Yesterday, I blogged up my thoughts on what teams like the Chicago Cubs might consider trying transactions-wise in the wake of Major League Baseball’s announcement that teams could trade their recent draftees sooner. While this isn’t necessarily the same as direct trading of draft picks like in other professional sports, teams could potentially treat it as such…basically, a trade with about a five-month delay until its completion.
Super-agent Scott Boras, of course, continues to advocate for his clients in order to give teams, and ultimately his clients, more leverage in dealings:
“I’d like to see them be able to trade draft picks from Day 1,” Boras said. “Trade picks, trade players — there should be a whole universe of options. I’m a believer that you want as many chips on the table so the intellect can operate and a master plan can be created from a variety of different avenues of trade, draft, scouting and development, free agency, all the structures.
“It creates an exciting moment for people to think about options to make their particular team better. It makes the game more interesting, I think.”
The article by Nick Piecoro has a lot of good material, including industry worries that players and their agents would get too much control. This is logical since MLB is worried about keeping costs down, which is why pre-arbitration players barely get over league minimum, arbitration is used to keep costs below market, and minor league guys don’t get paid diddly past their signing bonuses. Even if draftees can be traded directly, and even if draftees can try to force their parent clubs’ hands in influencing their ultimate destination, the six-to-seven years of club control (not to mention the years in the minors) puts the leverage squarely in the hands of each franchise.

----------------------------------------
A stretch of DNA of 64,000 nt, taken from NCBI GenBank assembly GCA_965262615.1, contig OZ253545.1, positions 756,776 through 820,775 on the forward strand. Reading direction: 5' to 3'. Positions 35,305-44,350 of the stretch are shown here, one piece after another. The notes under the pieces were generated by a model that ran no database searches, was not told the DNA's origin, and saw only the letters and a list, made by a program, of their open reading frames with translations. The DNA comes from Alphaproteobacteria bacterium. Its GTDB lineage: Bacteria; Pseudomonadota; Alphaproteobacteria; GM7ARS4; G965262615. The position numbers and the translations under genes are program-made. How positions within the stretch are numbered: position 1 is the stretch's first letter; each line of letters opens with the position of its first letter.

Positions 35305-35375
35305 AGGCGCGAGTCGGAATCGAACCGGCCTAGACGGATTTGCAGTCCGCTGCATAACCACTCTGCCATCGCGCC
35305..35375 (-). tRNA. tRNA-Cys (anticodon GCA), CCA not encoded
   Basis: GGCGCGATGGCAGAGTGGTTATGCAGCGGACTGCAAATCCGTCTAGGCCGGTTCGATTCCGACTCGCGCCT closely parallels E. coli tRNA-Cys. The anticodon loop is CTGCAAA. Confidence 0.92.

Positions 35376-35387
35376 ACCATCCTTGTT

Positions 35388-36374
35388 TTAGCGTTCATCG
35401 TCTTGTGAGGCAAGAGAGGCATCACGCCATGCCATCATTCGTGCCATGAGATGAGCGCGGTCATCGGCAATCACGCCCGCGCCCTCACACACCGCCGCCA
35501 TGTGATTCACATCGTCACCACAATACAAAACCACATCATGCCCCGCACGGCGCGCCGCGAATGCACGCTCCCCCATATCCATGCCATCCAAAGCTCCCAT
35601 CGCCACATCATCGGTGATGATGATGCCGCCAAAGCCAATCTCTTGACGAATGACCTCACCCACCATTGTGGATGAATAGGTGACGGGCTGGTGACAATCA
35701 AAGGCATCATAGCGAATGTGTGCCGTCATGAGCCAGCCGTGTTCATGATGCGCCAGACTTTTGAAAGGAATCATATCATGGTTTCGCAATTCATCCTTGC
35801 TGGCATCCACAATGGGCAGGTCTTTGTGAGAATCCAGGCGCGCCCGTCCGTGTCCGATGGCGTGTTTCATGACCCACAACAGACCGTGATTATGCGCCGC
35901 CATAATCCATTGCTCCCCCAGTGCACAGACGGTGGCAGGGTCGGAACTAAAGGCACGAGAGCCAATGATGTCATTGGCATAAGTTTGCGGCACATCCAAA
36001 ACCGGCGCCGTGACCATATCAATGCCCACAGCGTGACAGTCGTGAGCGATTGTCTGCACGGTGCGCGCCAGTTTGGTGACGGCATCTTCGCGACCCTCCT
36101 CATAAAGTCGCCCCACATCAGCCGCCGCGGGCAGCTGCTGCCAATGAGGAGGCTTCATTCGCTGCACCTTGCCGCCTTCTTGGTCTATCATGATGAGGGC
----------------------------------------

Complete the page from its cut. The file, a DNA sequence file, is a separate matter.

That doesn’t mean the players and agents don’t have SOME control, though. That’s why there is such a huge vetting process before the draft and so many resources spent by each team to make sure they get the right guy, even if the CBA allows for some compensation in the event of a no-sign.
For example, a player could use back-channels to suggest to certain teams that they would be happy to offer their services to those teams. Let’s imagine a scenario here…
- Player wants a certain amount of money to sign.
- However, player wants to go to a certain team, let’s say the Los Angeles Dodgers, who have mutual interest in a partnership but can’t afford the requested signing bonus due to restrictions in the current CBA and crippling penalties that would result should they blow the bank on the player.
- Player and Dodgers then negotiate with another team that picks earlier (let’s say the Cubs) to pay the guy the money, then in five months, Dodgers will send some prospects, cash consideration, or a player who is MLB-ready.
- Everyone is sort of happy with what was set up.
This doesn’t give the player 100% guarantees that they’ll stay with the Dodgers, of course, because pre-arbitration assets (and really, any pre-free agent players) can be traded at the club’s discretion for a long period of time. And there’s only so much the player will actually want to hold out, since they are unlikely to get the higher bonus they desire due to CBA restrictions, and have to weigh the risks of injury and falling stock with the seven-figure payout they will receive now versus waiting until later for a potential increase in signing bonus. Of course, teams can’t be 100% a dick about this or else they may hurt their chances of scoring some of the best talent (in the draft, or otherwise) due to a poorly-perceived reputation.
The system is still weighted heavily for MLB. But the player (and his agent) now get at least some good cards to play with.